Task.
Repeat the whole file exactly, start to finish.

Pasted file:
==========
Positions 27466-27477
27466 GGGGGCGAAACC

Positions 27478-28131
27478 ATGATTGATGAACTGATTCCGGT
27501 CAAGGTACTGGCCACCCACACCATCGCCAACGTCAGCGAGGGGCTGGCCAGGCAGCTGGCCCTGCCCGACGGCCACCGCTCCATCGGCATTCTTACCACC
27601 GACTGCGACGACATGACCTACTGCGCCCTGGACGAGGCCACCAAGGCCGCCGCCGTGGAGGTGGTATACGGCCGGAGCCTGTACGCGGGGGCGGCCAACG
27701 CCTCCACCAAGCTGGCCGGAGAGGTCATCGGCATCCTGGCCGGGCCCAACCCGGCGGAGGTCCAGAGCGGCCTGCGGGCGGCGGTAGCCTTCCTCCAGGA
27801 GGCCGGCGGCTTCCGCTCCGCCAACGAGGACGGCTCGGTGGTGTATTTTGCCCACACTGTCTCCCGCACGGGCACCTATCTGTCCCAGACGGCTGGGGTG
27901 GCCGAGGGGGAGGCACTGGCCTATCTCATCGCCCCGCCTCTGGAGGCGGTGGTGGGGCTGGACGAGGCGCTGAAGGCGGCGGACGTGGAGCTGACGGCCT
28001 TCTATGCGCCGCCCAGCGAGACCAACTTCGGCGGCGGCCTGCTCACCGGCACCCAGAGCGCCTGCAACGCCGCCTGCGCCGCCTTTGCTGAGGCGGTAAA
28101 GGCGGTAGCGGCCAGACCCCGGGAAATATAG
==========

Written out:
Positions 27466-27477
27466 GGGGGCGAAACC

Positions 27478-28131
27478 ATGATTGATGAACTGATTCCGGT
27501 CAAGGTACTGGCCACCCACACCATCGCCAACGTCAGCGAGGGGCTGGCCAGGCAGCTGGCCCTGCCCGACGGCCACCGCTCCATCGGCATTCTTACCACC
27601 GACTGCGACGACATGACCTACTGCGCCCTGGACGAGGCCACCAAGGCCGCCGCCGTGGAGGTGGTATACGGCCGGAGCCTGTACGCGGGGGCGGCCAACG
27701 CCTCCACCAAGCTGGCCGGAGAGGTCATCGGCATCCTGGCCGGGCCCAACCCGGCGGAGGTCCAGAGCGGCCTGCGGGCGGCGGTAGCCTTCCTCCAGGA
27801 GGCCGGCGGCTTCCGCTCCGCCAACGAGGACGGCTCGGTGGTGTATTTTGCCCACACTGTCTCCCGCACGGGCACCTATCTGTCCCAGACGGCTGGGGTG
27901 GCCGAGGGGGAGGCACTGGCCTATCTCATCGCCCCGCCTCTGGAGGCGGTGGTGGGGCTGGACGAGGCGCTGAAGGCGGCGGACGTGGAGCTGACGGCCT
28001 TCTATGCGCCGCCCAGCGAGACCAACTTCGGCGGCGGCCTGCTCACCGGCACCCAGAGCGCCTGCAACGCCGCCTGCGCCGCCTTTGCTGAGGCGGTAAA
28101 GGCGGTAGCGGCCAGACCCCGGGAAATATAG